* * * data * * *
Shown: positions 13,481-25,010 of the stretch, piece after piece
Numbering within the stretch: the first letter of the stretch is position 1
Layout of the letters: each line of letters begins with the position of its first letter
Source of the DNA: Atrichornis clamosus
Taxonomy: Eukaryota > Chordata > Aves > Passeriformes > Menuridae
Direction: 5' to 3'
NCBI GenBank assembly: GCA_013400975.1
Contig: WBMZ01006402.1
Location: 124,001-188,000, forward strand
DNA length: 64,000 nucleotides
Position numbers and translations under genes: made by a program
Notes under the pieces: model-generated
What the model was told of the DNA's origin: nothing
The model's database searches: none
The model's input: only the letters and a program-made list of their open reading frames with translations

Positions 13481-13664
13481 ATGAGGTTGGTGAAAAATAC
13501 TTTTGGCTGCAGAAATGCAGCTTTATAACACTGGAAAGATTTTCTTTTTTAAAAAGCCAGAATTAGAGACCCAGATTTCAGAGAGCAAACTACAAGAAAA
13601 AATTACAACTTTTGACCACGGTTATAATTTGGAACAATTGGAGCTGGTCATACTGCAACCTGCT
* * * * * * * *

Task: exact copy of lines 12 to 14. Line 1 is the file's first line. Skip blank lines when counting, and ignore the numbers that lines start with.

Notes under the pieces: model-generated
What the model was told of the DNA's origin: nothing
The model's database searches: none